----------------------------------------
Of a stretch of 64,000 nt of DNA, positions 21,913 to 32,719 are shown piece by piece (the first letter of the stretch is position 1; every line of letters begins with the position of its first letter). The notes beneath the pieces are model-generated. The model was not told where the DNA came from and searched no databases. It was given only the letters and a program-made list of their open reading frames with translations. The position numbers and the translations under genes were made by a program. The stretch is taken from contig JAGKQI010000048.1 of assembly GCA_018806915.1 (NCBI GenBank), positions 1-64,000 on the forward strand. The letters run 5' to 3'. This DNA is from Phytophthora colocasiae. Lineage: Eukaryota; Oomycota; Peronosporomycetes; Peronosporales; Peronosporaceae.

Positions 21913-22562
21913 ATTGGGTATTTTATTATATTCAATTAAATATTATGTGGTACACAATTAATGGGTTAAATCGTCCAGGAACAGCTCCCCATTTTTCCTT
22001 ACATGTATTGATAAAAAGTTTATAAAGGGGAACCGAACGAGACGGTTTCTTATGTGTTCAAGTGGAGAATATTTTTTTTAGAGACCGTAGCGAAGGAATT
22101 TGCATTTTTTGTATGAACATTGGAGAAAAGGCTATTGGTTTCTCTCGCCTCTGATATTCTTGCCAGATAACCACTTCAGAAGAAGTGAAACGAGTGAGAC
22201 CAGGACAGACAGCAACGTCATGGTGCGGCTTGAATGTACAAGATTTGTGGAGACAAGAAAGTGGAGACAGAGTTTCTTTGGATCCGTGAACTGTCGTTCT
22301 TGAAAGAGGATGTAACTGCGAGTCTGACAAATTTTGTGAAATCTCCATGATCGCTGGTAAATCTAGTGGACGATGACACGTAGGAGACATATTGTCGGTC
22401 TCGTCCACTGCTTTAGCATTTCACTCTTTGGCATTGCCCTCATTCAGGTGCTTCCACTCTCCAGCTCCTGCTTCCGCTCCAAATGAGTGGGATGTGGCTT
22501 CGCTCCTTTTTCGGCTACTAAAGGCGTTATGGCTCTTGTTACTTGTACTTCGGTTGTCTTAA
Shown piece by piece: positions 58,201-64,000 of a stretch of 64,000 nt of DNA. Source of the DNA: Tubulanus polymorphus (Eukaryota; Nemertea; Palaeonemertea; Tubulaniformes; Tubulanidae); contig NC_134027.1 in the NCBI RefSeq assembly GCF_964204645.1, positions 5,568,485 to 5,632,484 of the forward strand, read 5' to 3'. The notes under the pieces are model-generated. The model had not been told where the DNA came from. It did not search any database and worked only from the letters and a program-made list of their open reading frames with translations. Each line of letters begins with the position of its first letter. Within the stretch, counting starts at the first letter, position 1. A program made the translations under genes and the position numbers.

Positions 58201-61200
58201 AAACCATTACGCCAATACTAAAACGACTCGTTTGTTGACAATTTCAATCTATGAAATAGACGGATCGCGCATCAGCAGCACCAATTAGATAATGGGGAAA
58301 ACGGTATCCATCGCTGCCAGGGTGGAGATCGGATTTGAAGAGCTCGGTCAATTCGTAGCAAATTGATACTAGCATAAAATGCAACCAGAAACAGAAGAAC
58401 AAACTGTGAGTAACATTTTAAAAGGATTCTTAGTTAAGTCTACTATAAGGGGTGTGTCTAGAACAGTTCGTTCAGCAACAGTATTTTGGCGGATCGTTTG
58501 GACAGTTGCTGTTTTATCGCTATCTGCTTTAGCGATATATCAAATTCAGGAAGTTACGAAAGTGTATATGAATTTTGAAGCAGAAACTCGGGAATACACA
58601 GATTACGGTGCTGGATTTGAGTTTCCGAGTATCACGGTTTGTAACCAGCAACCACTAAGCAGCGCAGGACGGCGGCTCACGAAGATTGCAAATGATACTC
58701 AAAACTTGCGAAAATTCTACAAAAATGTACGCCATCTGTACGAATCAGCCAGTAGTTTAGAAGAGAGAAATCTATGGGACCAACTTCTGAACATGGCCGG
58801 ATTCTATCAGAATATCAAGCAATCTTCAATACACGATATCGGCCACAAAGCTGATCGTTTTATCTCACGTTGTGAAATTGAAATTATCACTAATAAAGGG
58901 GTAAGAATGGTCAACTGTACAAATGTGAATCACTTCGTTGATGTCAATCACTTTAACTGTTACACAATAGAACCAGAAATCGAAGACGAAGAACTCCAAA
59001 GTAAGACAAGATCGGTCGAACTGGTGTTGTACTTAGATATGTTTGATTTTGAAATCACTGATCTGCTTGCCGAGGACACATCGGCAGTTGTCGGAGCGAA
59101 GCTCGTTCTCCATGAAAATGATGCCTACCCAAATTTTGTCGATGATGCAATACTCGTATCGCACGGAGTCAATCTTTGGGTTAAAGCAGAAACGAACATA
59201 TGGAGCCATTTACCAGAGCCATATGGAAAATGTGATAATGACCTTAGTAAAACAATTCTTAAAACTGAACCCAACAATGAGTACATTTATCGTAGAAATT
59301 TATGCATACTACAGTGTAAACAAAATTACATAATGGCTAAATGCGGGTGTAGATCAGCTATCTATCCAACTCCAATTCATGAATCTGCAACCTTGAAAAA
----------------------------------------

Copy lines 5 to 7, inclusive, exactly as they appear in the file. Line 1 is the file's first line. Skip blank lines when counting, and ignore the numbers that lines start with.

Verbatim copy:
22101 TGCATTTTTTGTATGAACATTGGAGAAAAGGCTATTGGTTTCTCTCGCCTCTGATATTCTTGCCAGATAACCACTTCAGAAGAAGTGAAACGAGTGAGAC
22201 CAGGACAGACAGCAACGTCATGGTGCGGCTTGAATGTACAAGATTTGTGGAGACAAGAAAGTGGAGACAGAGTTTCTTTGGATCCGTGAACTGTCGTTCT
22301 TGAAAGAGGATGTAACTGCGAGTCTGACAAATTTTGTGAAATCTCCATGATCGCTGGTAAATCTAGTGGACGATGACACGTAGGAGACATATTGTCGGTC